Jeffrey Johnson is a legal writer with a focus on personal injury. He has worked on personal injury and sovereign immunity litigation in addition to experience in family, estate, and criminal law. He earned a J.D. from the University of Baltimore and has worked in legal offices and non-profits in Maryland, Texas, and North Carolina. He has also earned an MFA in screenwriting from Chapman Univer...

Full Bio →

Written by

UPDATED: Oct 10, 2012

Advertiser Disclosure

It’s all about you. We want to help you make the right legal decisions.

We strive to help you make confident insurance and legal decisions. Finding trusted and reliable insurance quotes and legal advice should be easy. This doesn’t influence our content. Our opinions are our own.

Editorial Guidelines: We are a free online resource for anyone interested in learning more about legal topics and insurance. Our goal is to be an objective, third-party resource for everything legal and insurance related. We update our site regularly, and all content is reviewed by experts.

Most states have enacted measures to deter illegal practices by authorities such as racial profiling. Some of these measures make it legal to install in-car recording devices that are only activated when the patrol unit’s overhead lights activate.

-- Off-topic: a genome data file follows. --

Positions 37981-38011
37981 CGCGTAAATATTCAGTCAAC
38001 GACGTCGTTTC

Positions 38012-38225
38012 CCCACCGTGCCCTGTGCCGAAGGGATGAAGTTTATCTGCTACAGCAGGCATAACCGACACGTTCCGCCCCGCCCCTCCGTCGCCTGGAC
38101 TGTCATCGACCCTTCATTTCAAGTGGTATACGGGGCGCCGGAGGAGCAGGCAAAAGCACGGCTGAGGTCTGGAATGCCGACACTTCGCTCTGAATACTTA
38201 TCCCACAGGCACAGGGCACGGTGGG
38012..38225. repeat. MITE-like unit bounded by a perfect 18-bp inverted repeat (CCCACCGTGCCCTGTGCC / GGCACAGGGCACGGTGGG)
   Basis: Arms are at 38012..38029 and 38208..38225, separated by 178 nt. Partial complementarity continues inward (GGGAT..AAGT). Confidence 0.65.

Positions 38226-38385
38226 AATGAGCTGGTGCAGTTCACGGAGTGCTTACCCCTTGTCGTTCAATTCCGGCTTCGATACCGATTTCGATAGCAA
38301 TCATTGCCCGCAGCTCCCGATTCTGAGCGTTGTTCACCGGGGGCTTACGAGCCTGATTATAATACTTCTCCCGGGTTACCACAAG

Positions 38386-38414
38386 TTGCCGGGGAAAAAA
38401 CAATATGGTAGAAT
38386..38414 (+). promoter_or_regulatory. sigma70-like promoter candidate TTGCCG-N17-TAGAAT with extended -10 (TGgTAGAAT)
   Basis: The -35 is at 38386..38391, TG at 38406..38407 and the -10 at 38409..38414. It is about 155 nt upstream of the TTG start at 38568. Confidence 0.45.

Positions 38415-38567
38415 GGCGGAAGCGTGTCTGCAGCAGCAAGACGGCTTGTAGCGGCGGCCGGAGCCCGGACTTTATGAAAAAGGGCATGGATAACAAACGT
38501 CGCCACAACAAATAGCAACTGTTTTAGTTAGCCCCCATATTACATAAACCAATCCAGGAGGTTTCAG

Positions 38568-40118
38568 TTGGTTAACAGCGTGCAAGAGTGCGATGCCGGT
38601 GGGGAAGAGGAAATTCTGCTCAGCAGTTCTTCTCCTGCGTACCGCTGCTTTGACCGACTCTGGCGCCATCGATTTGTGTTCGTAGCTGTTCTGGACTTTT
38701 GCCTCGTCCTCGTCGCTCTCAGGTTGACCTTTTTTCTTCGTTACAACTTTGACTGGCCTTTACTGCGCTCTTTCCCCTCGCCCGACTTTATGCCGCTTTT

Some law enforcement agencies themselves are proactive and continuously recording officers while on duty. Under either measure, you may submit an open records request to obtain or view a copy of the in-car recording device during set hours or if a certain event were to occur.

If you would like to use a handheld recording device such as a portable video camera or cell phone instead of installing a recording device in your vehicle, double check your state laws regarding audio recordings. Depending on your state’s rules, you may be limited to a video recording. However, in states such as Texas, an individual may record a conversation with another party as long as one side consents. It is perfectly legal for the consenting and recording individual to be the same person.

Regardless of whether you would like to produce a visual or audio recording, the most important thing to remember is to avoid interfering with the duties of a police officer. This means, you should record from a safe distance. Thanks to self-recording policies of most law enforcement agencies, recording an officer’s actions is not a new concept. However, their recording devices are designed to assist, and not interfere, with their function. If you decide to get a closer look at the event you are recording, you could inadvertently prevent the officer from completing his arrest or pursuit. Interfering with the duties of a law enforcement official may result in being charged with interference of public duties or hindering apprehension of a criminal.